Today was also pretty cool - filled with a lot of work. I created several documents for Mike to use this morning and felt super productive. We stopped for a quick lunch break and then it was back to making more documents. I'm kind of proud of what I created. It's quite nice. Also nice is that Mike and Doug trust me so much at this point to create this stuff that they just tell me what they need and I run with it. When I'm done, I show them and they say, "Yeah, that looks great!" I have a good deal here.

(Also in the midst of this we saw Brazil lose (which made half of Haiti very sad while the other half (the Argentina half) rejoiced) as well as the lame win for Uruguay. Ghana - you totally deserved the win. Oh well, though.)

At 4:40, though, Petersen found me and Bryan and told us it was time to go to English class. Petersen teaches an English class to a few young adults who want to better learn English. I believe that they're all there voluntarily - including Petersen who leads the class every Friday at 4 (it started later today because of the Ghana game.) They use one of the temporary outdoor class spaces and bring their own chalk for Petersen to use on the chalkboard. I thought that was beautiful and a great example of what having a "thirst for knowledge" really looks like.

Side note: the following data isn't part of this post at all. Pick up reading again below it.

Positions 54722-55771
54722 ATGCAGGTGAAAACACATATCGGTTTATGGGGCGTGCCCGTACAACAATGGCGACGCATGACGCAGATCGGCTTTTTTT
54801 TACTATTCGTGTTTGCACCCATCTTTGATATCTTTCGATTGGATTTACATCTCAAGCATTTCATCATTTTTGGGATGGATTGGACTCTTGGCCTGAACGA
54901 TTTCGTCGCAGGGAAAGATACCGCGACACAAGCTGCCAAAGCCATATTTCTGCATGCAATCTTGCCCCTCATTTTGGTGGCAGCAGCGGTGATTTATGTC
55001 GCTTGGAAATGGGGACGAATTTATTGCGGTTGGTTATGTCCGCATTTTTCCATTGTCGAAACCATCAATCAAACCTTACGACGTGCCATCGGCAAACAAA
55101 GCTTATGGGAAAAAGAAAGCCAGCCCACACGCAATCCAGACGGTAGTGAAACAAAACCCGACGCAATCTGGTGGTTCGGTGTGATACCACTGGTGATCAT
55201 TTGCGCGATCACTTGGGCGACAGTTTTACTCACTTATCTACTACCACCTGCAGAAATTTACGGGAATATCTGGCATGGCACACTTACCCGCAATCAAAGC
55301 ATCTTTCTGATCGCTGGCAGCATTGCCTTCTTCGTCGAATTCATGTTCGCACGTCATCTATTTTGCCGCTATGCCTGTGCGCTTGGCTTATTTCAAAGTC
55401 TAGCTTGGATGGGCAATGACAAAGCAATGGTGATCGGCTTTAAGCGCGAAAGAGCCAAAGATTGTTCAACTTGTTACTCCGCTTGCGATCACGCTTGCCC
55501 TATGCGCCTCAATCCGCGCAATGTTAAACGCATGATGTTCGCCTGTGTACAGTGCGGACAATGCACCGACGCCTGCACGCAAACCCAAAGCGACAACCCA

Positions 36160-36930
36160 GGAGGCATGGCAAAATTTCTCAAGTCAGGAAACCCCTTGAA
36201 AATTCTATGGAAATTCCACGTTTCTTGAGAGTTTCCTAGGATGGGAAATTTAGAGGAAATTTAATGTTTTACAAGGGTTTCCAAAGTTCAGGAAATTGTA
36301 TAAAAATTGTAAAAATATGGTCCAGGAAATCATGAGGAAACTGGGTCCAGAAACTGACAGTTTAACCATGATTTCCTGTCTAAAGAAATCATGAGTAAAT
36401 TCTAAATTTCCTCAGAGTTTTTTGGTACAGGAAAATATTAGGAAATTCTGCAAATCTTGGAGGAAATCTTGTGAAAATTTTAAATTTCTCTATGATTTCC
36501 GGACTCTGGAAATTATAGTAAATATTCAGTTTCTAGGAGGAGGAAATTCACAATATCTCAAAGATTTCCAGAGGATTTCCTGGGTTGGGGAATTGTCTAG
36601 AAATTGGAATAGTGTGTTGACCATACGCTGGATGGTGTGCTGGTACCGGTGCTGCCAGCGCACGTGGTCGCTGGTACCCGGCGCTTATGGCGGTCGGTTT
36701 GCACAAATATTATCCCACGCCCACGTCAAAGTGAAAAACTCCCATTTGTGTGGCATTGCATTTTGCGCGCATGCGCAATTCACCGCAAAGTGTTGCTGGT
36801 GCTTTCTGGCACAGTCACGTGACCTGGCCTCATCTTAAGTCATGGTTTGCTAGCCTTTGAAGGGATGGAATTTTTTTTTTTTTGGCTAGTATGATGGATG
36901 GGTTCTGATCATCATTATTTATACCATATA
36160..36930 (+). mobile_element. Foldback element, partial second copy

Petersen started the class and then essentially he had me lead the majority of the rest of it. As I am a native English speaker, the 3 students really liked having me there to correct some of their pronunciation as well as teach them new words. It really amazed me at how willing they were to "put themselves out there." For example, Petersen had me read a text to them so they could listen to how I said the words. When I got done, one of the guys in the group said, "Can we all take turns reading the text so she can correct us?" Petersen happily agreed and they all three took turns reading the same text. It was awesome and they were fairly good at reading English text.

However, it was during this lesson that I discovered just how difficult it is to say certain words in English. The big text that they took turns reading was about how too much traffic is a global problem because there are too many cars on the road. I found out that "road" and "roads" is very hard to say. Like, super hard to say. Their "roads" sounded more like "words." We spent a long time trying to pronounce it correctly and they never quite got it. They worked so hard, though, and it was so inspiring to be with them and see how hard they were working to grasp the information.

At the end of the lesson they all said "thank you" to me and asked if I would be able to return next week for their next lesson. I said that I certainly could and they got very excited. I look forward to the next English class next week on Friday. :)

Speaking of learning languages - I hear that my Kreyol is becoming very good. Johnny says that I say words like Haitians do and Claire, the woman who works at the Guest House and speaks NO English, told Mike that she thought my Kreyol was very good. It's good to know that not only am I learning - but I'm learning how to say things correctly! Hooray!

Therefore, I suppose I'll end this with some more Kreyol:
Kote - Where is (So Kote Bryan is Where is Bryan?)
Poulle - Chicken
Domi - sleep(ing)
lave rod - laundry (lave - wash, rod - clothes)
jupe - skirt
Cheve - hair
Ti moun - kids
li - him, her, she, he, it
lajan, kob - money

Now I am off to bed. Goodnight world!


Page Stats